PRINT February 1967

James Bishop

ONE WAY TO APPROACH James Bishop’s paintings, seen in New York this fall for the first time at the Fischbach Gallery, is to stress the advantages of their expatriate origin. Bishop has lived in Paris since 1957, returning to this country as a visitor only once, in 1966. His relation to the last decade of American painting, then, has been that of both an outsider and an insider. On the one hand, his art depended fully on the traditions of his native country; but on the other, he has been free from the yearly pressures of abrupt and modish changes exerted upon younger artists who wanted to survive in the New York scene. The results in Bishop’s works are clear. He was able to evolve from the 1950s to the 1960s with slow and measured steps that move in the over-all direction of recent American painting yet remain unfrenzied by the pulse of New York.

From his more meditative vantage-point in Paris, Bishop first assimilated quietly such major transatlantic stimuli as the heroic scale of Rothko, Still, and Newman and the light-dark heraldry of Kline and Motherwell, and then achieved a personal distillation that now belongs fully to the mid-1960s. Works of 1964 teeter on the brink of what could be learned from the secure triumphs of an earlier generation. The emblematic simplifications of these paintings offer a particularly Motherwellian duality between the predictability of pattern and the marks of impulse. Thus, the pure geometry of the square framing edge is mirrored first in the continuous white border, then cracked by the broken square fields of blue, and then further challenged by the internal canals of more fluid streams of color that seem to have erupted from the intense pressures of a predetermined design. These taut dialogues between the whole and the parts, between the dictates of reason and the rebellions of feeling, reach an even more razor-edged extreme in the newest works of 1965–66. Here, the pictorial architecture partakes more overtly of the 1960s preference for a lucid, systematic order, insisting characteristically on austere zones of absolute symmetry that echo the perfect square of the canvas’s shape. Generally, a rectangular area of white is set off against smaller rectangles of color in an evocation of those Quattrocento altarpieces with side panels or predellas that Bishop, during his frequent trips to Italy, had studied with the erudition of an art historian and the love of a connoisseur. Yet these stark geometric formats are dramatized by hairbreadth irregularities that refine and heighten the more apparent visual conflicts of the earlier work. Thus, at the points of juncture between the major zones of white and the minor zones of color, there are quivering pressures not only of vibrant, irregular edges in collision, but even of an occasional tiny splattering of paint. Moreover, these areas vie with each other for readings as foreground or background, as surfaces that are simultaneously being concealed or unveiled, as energies that are slowly expanding or contracting against the explicitly flat and static geometries of the pictorial architecture. The colors, too, bear out this interplay between the austere and the sensuous. Monochrome expanses of astringent ochres and olive greens, of chilly blues and somber brick reds betray an unexpected warmth and glow beneath such overtly puritanical hues and surfaces. And often, the ostensible regularity of the painting’s structure is subtly countered by an almost imperceptible variation in tonal value that adds still another pressure within the binding rigor of the dominant symmetries.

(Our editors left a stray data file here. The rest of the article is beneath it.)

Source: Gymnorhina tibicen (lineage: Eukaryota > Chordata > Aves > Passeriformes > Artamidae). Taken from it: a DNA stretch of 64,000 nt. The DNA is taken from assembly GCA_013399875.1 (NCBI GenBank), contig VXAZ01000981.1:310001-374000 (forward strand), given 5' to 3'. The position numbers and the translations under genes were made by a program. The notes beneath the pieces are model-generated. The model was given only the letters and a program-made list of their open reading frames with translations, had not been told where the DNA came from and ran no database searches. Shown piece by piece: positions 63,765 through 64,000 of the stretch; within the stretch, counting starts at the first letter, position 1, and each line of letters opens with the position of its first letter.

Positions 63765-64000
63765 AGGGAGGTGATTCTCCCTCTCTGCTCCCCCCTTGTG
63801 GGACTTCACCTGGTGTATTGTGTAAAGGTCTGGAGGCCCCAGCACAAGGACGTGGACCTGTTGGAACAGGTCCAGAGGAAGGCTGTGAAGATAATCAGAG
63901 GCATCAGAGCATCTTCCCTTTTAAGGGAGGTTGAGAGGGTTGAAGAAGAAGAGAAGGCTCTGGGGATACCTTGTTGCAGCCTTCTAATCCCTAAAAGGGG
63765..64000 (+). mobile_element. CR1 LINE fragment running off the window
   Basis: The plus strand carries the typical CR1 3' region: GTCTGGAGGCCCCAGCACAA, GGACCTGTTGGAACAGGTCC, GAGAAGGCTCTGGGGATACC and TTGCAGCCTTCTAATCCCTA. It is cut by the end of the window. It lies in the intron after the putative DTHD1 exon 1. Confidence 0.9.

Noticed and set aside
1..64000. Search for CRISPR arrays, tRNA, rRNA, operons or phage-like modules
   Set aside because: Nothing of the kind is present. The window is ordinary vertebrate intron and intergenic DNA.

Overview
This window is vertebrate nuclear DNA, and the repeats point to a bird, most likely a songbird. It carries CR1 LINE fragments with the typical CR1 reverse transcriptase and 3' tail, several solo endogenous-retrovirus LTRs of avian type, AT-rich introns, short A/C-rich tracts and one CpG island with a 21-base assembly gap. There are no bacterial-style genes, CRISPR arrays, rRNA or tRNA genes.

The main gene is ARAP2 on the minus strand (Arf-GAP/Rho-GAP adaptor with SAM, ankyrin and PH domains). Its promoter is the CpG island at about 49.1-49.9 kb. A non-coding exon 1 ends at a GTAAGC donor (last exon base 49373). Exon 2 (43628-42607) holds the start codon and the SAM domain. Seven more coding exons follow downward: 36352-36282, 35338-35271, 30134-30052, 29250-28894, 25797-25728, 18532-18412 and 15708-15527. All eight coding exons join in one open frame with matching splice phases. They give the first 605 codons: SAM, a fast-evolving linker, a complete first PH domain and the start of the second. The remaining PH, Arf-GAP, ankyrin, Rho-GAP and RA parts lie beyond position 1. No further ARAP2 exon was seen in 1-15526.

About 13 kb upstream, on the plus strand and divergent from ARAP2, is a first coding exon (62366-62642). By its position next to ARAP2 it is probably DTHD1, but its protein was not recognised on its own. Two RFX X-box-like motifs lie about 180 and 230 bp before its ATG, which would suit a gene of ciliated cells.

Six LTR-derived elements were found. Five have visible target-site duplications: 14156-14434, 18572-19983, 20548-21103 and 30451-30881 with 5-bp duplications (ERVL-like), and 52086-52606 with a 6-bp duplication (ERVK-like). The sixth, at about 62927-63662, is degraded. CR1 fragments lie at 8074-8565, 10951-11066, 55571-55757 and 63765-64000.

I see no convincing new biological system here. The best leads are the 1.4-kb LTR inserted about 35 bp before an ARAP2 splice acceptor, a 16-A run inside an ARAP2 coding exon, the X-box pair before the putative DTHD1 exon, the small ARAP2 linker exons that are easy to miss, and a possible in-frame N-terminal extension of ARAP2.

Like so many recent American paintings, whether by Stella or Noland, Bishop’s impose upon the traditions of Abstract Expressionism a new kind of discipline that is largely generated by the rectilinear ground plan established in the picture’s framing edge. Yet within the severe logic of this plotted territory, Bishop maintains a private passion and vibrancy that give his works their distinctive stamp. In the best sense, they are the paintings of an expatriate who has been able to choose, free from the exigencies of the New York art world, what is truly relevant to him. Not surprisingly then, they are pictures which, like the strong and weathered stones of the Renaissance architecture that so often inspired them, emanate a durability and resonance rare in American painting today.

Robert Rosenblum